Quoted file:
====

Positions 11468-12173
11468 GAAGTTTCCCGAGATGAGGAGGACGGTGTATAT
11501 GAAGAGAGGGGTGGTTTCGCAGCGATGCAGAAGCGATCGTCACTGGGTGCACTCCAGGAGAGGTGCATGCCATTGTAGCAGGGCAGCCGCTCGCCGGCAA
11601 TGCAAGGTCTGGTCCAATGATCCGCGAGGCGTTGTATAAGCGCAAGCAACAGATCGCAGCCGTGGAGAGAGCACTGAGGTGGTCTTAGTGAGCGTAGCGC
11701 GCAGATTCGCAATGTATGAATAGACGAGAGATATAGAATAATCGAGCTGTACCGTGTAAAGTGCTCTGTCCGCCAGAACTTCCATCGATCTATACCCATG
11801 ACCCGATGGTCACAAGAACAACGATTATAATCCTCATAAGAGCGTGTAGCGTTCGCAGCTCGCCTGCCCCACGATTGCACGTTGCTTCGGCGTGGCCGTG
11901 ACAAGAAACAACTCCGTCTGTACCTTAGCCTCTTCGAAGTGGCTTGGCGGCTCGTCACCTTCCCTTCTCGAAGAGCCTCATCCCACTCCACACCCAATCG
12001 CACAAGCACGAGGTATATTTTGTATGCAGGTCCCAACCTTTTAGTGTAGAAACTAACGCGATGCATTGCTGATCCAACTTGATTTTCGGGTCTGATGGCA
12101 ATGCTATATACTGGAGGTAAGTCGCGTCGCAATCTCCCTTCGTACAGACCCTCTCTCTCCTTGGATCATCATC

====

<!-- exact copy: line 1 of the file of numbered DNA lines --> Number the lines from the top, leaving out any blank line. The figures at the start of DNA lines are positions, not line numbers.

Positions 11468-12173